This led to a series of presidential statements and actions, all aimed at rallying the American people in the face of growing dependency and international impotence in the energy sector.
Richard Nixon said, “Let us set as our national goal, in the spirit of Apollo, with the determination of the Manhattan Project, that by the end of this decade we will have developed the potential to meet our own energy needs without depending on any foreign energy source.”
President Gerald Ford said, “I am recommending a plan to make us invulnerable to cutoffs of foreign oil. … new stand-by emergency programs to achieve the independence we want…”
President Jimmy Carter said, achieving energy independence was the “moral equivalent of war.”
Ronald Reagan, always looking for the free market approach said we should look to, “native American genius, not arbitrary federal policy, to be free to provide for our energy future.”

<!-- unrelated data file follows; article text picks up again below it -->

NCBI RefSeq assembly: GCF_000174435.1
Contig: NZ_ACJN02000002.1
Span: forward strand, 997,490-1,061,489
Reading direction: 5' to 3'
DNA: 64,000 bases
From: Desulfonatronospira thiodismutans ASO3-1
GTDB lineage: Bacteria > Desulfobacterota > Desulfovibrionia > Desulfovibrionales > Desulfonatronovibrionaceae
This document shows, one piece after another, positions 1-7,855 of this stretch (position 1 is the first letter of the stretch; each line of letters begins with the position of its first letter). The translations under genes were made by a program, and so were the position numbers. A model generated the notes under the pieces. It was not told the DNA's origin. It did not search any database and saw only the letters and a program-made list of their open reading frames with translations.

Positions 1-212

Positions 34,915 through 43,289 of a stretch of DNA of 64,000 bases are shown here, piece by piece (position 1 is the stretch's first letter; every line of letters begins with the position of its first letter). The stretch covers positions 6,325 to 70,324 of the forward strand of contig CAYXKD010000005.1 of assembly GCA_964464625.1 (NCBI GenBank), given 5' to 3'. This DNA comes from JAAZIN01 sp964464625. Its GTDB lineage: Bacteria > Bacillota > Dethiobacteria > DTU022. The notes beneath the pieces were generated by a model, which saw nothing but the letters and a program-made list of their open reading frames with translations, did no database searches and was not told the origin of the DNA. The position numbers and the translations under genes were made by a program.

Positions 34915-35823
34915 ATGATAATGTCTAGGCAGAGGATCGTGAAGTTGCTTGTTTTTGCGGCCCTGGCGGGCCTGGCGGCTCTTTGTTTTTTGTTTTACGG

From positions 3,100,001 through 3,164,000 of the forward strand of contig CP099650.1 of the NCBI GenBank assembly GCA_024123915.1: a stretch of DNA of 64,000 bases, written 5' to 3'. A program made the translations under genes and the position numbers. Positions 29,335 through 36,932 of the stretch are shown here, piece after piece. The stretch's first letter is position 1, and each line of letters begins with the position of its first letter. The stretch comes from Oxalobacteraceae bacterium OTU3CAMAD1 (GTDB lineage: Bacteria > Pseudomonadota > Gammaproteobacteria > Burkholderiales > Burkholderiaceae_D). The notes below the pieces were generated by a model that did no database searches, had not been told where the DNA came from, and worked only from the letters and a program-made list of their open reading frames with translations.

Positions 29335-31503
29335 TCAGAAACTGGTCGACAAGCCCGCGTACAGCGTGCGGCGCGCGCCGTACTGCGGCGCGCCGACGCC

In 1991, in the prelude to the First Gulf War, President George H.W. Bush announced, “There is no security for the United States in further dependence on foreign oil.”
In 2000, President Clinton said, “The nation’s growing reliance on imports threatens the nation’s security because it increases U.S. vulnerability to oil supply interruptions.”
George W. Bush repeated recent presidential history by insisting, in his 2003 State of the Union address, that one of his administration’s goals was “to promote energy independence for our country.”
Mr. Obama continued the chorus saying, “America’s dependence on oil is one of the most serious threats that our nation has faced.”
Did any President ever have an energy policy which effectively dealt with the problems of oil production and supply?
Reagan said, “The best answer, while conservation is worthy in itself, is to try to make us independent of outside sources to the greatest extent possible for our energy.”